In a first read-through the variants slip out, the second line being not only ‘the subtleties of cloud’ but also the subtitles of clouds. This effect is partly due to the slightly prised-open line spacing, and also to the uninscribed area below the three words ‘subtleties of cloud’—a micro-vast open moment in which soft text can have its opportunities. Another way to explain that variant is the quasi-chiasmatic travel of the letter ‘s’, busy in a word like ‘subtleties’, popping over from that first noun to visit the second noun and suggest it as plural.  

That particular variant comes to seem organically motivated when one has read the entire excerpt—presuming it’s an excerpt on the evidence of the title’s preposition, ‘from’, indicating a longer source. By lines 5-6 we have Ezra Pound casually invoked and then quoted, then Pasolini, more Pound, a six-line memory of a Greek person, presumably an emigrant to Australia, penultimately a mesh of a line in Greek with its translation in subtitled position, and a wrap-up toward an I declaration that could attach to anyone. Anyone, that is, living a life in which transnationalism—on the evidence of the poem—involves both finding and not finding selfhood. The Greek line and its translation subtitle pop back to re-render the first variant I’ve described even more strongly perceptible.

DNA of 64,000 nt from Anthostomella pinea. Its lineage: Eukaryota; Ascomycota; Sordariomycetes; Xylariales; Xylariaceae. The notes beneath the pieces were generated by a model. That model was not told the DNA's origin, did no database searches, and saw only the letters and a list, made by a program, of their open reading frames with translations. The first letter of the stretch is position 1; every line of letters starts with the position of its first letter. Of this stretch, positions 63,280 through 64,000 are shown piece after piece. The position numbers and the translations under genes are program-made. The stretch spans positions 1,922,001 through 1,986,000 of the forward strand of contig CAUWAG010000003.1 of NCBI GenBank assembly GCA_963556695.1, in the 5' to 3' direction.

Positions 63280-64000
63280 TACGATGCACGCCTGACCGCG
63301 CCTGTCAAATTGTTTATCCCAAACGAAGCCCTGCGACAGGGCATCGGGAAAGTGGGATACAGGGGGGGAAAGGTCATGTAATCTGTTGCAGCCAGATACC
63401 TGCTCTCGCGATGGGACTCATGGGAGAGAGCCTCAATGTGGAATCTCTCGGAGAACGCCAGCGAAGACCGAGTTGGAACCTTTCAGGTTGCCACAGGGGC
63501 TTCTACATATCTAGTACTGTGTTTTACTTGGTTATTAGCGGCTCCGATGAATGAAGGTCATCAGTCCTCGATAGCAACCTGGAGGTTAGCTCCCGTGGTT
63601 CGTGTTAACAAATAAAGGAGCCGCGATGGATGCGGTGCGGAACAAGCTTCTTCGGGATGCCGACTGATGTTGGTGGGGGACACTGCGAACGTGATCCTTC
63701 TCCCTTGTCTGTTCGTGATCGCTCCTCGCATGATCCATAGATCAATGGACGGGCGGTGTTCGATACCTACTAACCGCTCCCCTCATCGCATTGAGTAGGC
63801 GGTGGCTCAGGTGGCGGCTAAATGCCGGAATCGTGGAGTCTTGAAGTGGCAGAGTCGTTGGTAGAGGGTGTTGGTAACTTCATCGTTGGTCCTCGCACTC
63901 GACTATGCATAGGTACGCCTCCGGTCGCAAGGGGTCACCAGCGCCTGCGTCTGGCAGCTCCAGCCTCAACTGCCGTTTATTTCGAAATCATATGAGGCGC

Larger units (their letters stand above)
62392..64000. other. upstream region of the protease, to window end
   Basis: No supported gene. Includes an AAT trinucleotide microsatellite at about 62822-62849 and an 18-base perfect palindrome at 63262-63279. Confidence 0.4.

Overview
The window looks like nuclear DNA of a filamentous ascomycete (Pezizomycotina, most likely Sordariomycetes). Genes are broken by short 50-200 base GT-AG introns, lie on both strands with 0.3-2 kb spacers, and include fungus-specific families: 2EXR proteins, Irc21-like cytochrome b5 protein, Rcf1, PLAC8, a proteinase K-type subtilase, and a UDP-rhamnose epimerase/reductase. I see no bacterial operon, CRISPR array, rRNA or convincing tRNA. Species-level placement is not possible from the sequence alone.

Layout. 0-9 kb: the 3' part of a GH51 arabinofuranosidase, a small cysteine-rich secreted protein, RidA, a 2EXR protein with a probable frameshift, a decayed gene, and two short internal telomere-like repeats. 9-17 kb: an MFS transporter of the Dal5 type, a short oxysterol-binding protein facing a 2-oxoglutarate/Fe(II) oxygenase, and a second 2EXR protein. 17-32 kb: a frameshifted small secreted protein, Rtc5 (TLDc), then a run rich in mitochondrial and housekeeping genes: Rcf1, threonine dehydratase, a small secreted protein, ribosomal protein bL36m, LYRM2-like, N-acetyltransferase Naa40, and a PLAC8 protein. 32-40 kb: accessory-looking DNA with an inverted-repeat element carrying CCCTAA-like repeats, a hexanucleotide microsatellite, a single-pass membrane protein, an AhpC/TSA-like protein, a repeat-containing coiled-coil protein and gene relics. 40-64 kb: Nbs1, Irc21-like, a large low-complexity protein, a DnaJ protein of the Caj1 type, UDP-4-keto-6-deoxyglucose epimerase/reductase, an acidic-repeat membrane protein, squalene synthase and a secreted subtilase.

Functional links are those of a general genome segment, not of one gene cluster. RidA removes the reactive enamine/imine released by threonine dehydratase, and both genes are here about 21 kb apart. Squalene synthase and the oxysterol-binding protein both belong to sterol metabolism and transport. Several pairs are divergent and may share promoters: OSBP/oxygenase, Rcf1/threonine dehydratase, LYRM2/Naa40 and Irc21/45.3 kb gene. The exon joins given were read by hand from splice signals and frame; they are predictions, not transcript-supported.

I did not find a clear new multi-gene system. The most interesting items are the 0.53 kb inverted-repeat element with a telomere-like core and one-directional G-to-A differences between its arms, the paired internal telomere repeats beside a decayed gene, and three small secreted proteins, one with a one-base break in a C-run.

The variant energy of the excerpt is part of what characterises and sustains it as both keening and buoyed up. The keening comes in repeated inadequacy and sorrow diction: ‘not enough’, ‘fail’, murder, longing, ‘”never to speak another word”‘, ‘did not find it’. The buoying comes in the jovial informality of ‘Ezzy P’, invocations to embolden one’s phenomenology in ‘”do not surrender perception”‘, the continuity of events across imaginaries of time as the dead are ‘still reading’, and the positive part in the positive-negative charge of the penultimate line ‘and did and did not’. The final line, of course, effects both trailing predication and a re-birth of imperative.  

In my reading, subtitling is both literal and perfusing figuration here; this doubled charge acknowledges the plurilingual and the bright rue of perception. We can attach those tendrils to the life of the poet. We can also attach them to a non-present part of the wholly invoked body of work, these lines from an earlier published poem: ‘it’s time  /        to recite all non-existent words’ (Loney 2009). The mobile line reflexivity, the dance of the intertext and its lexical and lettrified hopscotch, continues here too.  

lisa samuels

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